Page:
I'm a sucker for travel memoirs, and right now I'm reading Eleni N. Gage's North of Ithaka, which has been on my list for a while. It is superb. Gage is the granddaughter of the Eleni Gage memorialized in Nicholas Gage's book Eleni, who had been executed during the years of Greek civil war following World War II. Eleni the granddaughter returned to Lia, the Epirote village in northwestern Greece where her family lived, and rebuilt the family home, which had fallen into neglect. In so doing she sought to reconnect with her personal identity as a Greek-American as well as reclaim her family's past.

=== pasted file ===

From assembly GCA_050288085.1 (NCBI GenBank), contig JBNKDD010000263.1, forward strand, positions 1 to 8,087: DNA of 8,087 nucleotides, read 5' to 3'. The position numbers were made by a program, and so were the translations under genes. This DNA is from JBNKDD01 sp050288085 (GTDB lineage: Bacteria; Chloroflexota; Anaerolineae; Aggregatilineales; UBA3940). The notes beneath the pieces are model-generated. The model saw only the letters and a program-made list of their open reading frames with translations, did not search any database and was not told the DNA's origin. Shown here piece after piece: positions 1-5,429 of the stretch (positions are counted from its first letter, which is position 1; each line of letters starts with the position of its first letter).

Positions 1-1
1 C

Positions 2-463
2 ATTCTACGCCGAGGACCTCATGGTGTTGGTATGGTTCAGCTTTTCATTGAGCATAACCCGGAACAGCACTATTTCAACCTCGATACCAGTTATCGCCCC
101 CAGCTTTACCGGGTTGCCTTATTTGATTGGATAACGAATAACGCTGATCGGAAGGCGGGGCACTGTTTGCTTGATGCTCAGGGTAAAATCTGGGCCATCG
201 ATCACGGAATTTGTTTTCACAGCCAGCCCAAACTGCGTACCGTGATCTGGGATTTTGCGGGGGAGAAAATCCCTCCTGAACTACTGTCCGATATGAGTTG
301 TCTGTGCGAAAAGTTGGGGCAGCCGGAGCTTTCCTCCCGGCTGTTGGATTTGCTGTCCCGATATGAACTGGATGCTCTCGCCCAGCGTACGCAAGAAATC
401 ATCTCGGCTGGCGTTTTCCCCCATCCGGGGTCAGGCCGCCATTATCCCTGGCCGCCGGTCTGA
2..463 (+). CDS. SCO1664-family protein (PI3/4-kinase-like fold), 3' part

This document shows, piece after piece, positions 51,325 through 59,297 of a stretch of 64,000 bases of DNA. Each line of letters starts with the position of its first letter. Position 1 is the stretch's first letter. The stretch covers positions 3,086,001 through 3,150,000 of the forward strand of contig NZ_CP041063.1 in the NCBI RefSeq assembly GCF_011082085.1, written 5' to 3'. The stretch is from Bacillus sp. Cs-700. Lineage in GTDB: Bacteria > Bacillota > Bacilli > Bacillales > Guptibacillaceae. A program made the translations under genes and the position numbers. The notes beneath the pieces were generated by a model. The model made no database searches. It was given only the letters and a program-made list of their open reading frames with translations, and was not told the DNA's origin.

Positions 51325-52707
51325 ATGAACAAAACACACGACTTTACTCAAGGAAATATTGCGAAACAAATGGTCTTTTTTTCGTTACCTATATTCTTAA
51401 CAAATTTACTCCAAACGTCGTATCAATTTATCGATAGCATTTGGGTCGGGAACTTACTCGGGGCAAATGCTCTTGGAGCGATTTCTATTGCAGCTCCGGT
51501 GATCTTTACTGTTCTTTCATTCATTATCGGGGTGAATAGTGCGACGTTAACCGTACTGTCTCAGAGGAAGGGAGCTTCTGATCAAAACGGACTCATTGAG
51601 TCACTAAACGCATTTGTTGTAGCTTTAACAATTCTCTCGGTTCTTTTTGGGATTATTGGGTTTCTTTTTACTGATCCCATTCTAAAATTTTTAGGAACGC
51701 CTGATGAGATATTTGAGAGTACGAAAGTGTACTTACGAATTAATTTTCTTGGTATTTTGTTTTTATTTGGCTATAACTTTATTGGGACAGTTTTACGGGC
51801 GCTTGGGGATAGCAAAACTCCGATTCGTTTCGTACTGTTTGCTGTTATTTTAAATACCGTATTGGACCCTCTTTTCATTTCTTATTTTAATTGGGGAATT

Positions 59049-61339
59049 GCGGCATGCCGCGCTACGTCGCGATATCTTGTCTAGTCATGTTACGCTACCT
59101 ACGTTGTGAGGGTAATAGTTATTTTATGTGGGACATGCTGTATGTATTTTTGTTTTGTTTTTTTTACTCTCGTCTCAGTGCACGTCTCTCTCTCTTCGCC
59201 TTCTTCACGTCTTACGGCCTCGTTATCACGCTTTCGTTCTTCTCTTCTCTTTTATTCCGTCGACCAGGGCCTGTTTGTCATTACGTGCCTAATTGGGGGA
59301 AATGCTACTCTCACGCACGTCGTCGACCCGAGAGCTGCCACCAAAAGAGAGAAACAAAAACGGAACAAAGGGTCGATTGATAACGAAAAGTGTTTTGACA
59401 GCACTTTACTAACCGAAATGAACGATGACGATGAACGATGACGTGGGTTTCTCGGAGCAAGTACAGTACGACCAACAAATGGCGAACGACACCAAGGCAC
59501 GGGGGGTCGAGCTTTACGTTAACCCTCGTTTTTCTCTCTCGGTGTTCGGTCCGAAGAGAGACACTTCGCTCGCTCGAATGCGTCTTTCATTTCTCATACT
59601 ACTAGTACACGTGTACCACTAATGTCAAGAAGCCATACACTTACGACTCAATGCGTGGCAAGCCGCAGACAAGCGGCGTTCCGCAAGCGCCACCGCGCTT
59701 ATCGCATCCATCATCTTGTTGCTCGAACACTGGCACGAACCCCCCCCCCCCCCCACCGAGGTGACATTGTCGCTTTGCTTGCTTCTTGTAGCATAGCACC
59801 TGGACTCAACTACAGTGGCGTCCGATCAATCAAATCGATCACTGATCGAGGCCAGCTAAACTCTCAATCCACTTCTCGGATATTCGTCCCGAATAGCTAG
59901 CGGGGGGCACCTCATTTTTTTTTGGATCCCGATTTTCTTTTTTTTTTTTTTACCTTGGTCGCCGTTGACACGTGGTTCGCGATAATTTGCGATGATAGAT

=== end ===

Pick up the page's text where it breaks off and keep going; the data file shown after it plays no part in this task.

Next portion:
Gage's ancestral connection to Lia keeps North of Ithaka from being just another expat-builds-house-in-foreign-country book. The memoir reads like her personal odyssey, filled with everyday situations (and blunders, told with terrific humor) while keeping an eye to the big picture. Particularly interesting are Gage's observations on village customs and rituals. Her degree is in anthropology and folklore, and it shows. I've spent time in Greece, but mostly in Athens, so I feel like I'm learning a lot about the region known as Epiros and the way of life there. Gage's writing is fresh and a pleasure to read--a highly recommended book.